The Prickle (@ThePrickle) July 30, 2015
Recently I had dinner with a friend who I had down as a bit of a classical snob. Surprisingly, he was raving [sic] about house music and its symphonic ecstasy. I was sceptical, until Wednesday night.
At the risk of haemorrhaging readers and convention, let’s stop there for a moment. If you haven’t yet seen/heard any of this spectacular gig, check it out (go on, click the link).
Cards on the table, I’m a fan of alternative Proms; Urban Classic made me think differently about how we share and trade musical enthusiasms. With that in mind Pete tong, the Heritage Orchestra, Jules Buckley and the assembled vocal talent including Ella Eyre and John Newman did something quite brilliant when they combined forces. For one, they rendered the expensive seats almost entirely useless. As the first strings sounded over the laser-enclosed Royal Albert Hall the audience rose as one. What followed was a blur of lights, orchestral magnificence and shapes unlike any the Proms has previously witnessed being thrown.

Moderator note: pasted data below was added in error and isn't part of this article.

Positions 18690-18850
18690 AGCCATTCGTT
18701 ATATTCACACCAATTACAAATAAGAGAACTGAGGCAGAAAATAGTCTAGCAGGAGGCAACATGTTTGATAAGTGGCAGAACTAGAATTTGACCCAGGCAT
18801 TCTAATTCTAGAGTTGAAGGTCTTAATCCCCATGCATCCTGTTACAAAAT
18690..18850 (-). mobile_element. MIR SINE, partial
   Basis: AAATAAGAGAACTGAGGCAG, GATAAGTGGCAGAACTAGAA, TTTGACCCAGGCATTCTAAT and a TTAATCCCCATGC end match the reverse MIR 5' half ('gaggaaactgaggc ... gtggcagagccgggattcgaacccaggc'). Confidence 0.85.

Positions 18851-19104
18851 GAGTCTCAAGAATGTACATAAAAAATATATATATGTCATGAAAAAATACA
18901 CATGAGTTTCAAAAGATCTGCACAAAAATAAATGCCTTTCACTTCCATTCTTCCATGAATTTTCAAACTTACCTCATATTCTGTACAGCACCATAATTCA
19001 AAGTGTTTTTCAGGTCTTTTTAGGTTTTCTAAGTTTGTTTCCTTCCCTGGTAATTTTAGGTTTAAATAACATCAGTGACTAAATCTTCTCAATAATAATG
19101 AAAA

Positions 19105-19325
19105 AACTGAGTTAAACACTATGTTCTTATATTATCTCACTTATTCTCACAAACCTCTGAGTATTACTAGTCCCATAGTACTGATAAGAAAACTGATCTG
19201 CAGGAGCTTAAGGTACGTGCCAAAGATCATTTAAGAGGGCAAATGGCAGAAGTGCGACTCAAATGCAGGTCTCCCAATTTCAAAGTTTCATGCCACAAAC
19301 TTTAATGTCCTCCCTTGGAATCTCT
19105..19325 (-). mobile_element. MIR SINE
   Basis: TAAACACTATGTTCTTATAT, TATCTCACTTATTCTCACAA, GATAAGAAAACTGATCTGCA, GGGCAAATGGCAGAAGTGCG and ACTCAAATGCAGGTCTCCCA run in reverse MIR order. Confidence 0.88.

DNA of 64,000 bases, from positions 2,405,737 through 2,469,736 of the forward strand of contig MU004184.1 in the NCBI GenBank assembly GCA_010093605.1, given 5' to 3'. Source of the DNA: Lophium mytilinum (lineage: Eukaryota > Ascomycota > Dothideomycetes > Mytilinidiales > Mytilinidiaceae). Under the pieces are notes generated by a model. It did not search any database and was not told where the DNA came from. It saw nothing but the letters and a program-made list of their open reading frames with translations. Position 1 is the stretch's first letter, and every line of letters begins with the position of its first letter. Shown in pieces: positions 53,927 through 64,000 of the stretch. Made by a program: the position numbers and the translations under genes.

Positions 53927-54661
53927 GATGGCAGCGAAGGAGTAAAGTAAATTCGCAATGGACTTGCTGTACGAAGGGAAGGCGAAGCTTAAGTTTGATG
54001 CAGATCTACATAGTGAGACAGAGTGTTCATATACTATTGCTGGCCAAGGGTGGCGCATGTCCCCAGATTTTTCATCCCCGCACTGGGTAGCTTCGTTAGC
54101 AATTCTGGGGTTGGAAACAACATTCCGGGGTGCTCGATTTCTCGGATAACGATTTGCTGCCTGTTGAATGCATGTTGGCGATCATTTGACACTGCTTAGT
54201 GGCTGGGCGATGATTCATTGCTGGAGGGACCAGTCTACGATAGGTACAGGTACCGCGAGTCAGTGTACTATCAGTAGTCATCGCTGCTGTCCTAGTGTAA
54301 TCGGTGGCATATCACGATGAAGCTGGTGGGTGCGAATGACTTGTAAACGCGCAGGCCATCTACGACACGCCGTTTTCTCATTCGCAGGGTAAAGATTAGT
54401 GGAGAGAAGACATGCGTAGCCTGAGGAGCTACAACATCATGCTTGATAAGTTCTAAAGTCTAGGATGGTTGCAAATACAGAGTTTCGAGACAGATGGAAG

Right there, right then, artists from disparate callings made music that taunted critics with a wry smile and a compelling strut. Best of all, they didn’t purport to be a gateway to classical or a substitute for clubs but revelled in the moment: colourful and sonically enveloping. What a joy that it can be still enjoyed on iPlayer (BYO lasers).
Happy Proms, peoples.
“I am going to run nightly concerts and train the public by easy stages. Popular at first, gradually raising the standard until I have created a public for classical and modern music.”
(Robert Newman, who conceived the summer concert series that would become the Proms. Tiny bit patronising, but can’t argue with the festive outcome.)